Pakistan’s inflation rate is the highest in South Asia and, worse still, the situation continues to deteriorate with each passing month. According to the latest official figures, headline inflation shot up from 27.4pc in August to 31.4pc in September this year. The surge in inflation is a cause for serious concern as it nullifies the various measures adopted by the government so far to curb price hikes.
The government’s anti-inflation measures have ranged from rigorous demand compression, a tight monetary policy and the ongoing International Monetary Fund-recommended reforms focusing on demand management. Experts say that despite these steps the situation has not improved and stagflation looms large.
The reason for the recent rise in inflation is the hike in energy prices but there are other factors too. In the opinion of some economists, a major factor is the large size of currency in circulation in our total money supply — as much as 39 per cent in June 2023. As is well known, uncontrolled build-up in currency in circulation fuels inflationary pressures and continues to frustrate the primary objective of interest rate tightening to curb inflation. A 31.4pc annual inflation in September 2023 implies that anyone whose income in September 2022 was Rs100,000 per month needs Rs131,400 to maintain his living standard. Similarly, those who earned Rs50,000 are now in need of Rs65,700.
Due to runaway inflation and related issues, the overall economic outlook for the country remains gloomy. The GDP growth was 0.3pc last year. This year, too, growth is expected to be low. The World Bank has predicted 1.7pc growth for the fiscal year FY24 ending in June 2024 against the government’s initial target of 3.5pc. Such a tardy rate of growth cannot reduce poverty or create jobs for millions of unemployed people. In such a situation, the joblessness rate is projected to rise to 10 percent.
Needless to say, raging inflation has devastated family budgets for Pakistanis in all income brackets. Hundreds of thousands have lost their jobs as industries and businesses have closed down, unable to cope with the rising cost of production.
What is the way out of this economic gridlock? The answer lies in taking a clutch of remedial measures, including a sharp reduction in currency in circulation and long overdue structural reforms to address issues like weak administrative controls, lack of coordination between provinces and the Centre, manipulation by market forces, low output of crops and declining productivity in the industrial sector.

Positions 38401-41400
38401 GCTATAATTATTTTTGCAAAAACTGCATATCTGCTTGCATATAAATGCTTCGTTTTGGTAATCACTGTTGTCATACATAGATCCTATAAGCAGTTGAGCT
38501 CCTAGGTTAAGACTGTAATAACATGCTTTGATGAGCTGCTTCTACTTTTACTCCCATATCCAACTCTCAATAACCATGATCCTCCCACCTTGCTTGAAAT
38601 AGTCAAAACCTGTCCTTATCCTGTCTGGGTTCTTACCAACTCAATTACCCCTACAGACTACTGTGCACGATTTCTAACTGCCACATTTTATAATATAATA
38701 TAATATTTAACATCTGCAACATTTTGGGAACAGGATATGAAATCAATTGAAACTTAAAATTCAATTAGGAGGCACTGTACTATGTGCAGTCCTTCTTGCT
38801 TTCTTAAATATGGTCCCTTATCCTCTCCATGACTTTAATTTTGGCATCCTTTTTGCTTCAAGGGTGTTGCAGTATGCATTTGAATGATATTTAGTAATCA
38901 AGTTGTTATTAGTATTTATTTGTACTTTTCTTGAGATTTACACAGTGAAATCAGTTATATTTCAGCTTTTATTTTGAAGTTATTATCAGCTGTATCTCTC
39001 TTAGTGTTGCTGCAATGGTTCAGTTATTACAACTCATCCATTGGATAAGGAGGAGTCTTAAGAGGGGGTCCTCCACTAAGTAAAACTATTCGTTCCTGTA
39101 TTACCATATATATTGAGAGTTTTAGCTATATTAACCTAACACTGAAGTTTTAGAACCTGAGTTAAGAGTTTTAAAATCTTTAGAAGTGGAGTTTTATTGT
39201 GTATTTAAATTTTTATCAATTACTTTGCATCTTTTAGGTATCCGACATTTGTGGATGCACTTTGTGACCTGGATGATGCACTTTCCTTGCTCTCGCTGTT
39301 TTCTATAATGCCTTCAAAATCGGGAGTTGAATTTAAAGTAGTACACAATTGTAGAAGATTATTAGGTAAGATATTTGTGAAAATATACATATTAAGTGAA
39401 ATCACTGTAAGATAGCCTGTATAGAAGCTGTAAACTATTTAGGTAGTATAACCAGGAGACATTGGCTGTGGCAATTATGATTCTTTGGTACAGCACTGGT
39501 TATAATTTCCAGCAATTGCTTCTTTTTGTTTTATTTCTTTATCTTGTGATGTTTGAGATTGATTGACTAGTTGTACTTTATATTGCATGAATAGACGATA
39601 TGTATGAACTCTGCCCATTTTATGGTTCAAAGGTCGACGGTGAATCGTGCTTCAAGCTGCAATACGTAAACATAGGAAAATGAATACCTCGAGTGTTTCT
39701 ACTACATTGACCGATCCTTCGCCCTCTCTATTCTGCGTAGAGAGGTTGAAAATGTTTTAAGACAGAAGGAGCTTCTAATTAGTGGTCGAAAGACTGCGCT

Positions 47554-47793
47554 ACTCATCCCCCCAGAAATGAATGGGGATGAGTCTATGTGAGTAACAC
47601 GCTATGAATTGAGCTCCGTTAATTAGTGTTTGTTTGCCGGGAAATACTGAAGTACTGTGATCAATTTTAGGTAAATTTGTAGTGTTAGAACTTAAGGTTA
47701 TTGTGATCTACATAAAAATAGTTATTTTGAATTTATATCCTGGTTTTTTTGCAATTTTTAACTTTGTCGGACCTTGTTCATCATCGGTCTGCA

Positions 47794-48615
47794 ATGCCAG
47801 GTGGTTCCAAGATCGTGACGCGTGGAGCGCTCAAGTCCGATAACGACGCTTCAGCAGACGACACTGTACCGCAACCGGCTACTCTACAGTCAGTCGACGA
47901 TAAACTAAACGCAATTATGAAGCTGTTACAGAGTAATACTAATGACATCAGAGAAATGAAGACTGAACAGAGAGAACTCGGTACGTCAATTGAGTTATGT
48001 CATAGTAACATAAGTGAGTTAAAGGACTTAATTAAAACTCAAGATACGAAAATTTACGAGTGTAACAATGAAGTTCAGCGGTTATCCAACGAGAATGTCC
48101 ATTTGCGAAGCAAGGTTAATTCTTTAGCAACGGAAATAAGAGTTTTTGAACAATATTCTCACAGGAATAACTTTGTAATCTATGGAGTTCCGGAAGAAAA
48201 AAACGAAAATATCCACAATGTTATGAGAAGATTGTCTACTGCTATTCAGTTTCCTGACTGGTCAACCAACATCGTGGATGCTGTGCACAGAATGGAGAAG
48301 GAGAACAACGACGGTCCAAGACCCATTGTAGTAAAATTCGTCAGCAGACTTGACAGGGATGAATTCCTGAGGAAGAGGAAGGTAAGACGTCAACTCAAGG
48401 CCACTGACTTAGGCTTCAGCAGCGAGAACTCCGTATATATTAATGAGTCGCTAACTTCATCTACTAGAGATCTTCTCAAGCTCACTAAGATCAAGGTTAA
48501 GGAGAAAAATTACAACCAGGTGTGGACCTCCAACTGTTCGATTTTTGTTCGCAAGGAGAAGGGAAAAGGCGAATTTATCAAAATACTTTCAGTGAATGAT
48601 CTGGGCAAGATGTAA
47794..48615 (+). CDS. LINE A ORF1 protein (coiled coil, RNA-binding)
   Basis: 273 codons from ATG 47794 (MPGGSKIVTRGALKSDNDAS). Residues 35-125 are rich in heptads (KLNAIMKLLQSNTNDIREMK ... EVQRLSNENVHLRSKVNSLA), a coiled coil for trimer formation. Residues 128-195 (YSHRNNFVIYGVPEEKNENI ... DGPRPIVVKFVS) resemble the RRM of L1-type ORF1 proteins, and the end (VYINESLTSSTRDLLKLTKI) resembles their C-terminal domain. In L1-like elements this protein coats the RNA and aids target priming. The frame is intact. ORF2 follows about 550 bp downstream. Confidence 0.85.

The depreciating rupee value is another factor driving high inflation. Thanks to a crackdown on hoarders, exchange companies and currency speculators, the rupee has slightly recovered against the dollar. Additionally, to contain inflationary pressure the caretaker government should also consider lowering fuel prices and reduce the undue burden of taxes on electricity bills.
A cut in petroleum levy combined with an easing of international oil prices can have a positive impact on inflation. Food inflation which has gone as high as 38 percent in recent months is basically a matter of administrative control which is loose and corrupt. A crackdown against hoarders and market manipulators can produce immediate results, as the coming of hidden stocks in the market will result in immediate price reduction. To this end market committees should be reconstituted and activated at tehsil and union council levels and magistrates should be tasked with submitting daily reports on market movements of essential commodities.
Prioritising investment into productive sectors is the need of the day as much of the government expenditure is wasteful and non-productive. By international standards Pakistan’s current expenditure is too high mainly due to the liberal perks and privileges allowed to higher bureaucracy whose lavish life style is followed by the elite classes with indecent show of ostentatious living. The rich and super rich don’t pay their share of taxes, especially the feudal lords who because of their political clout get away without paying government dues.
The government has already taken some strong measures to cushion the impact of imported inflation. Excluding essential raw materials needed for our industries, the import restrictions should continue with regard to luxury items like expensive cars, fashion goods and cosmetics which we can easily do without. Despite strict controls, our imports are still more than double our exports which totally upsets our current accounts. In July-September 2023, the country’s goods exports fetched $6.9 billion, whereas imports totalled $12.2bn.
In its latest report, the Asian Development Bank has said that Pakistan has the highest inflation rate but the fourth lowest economic growth rate among all 46 economies in the region. According to the report, there are exceptionally high downside risks to Pakistan’s inflation outlook. It is a warning that the country’s economic managers should not ignore.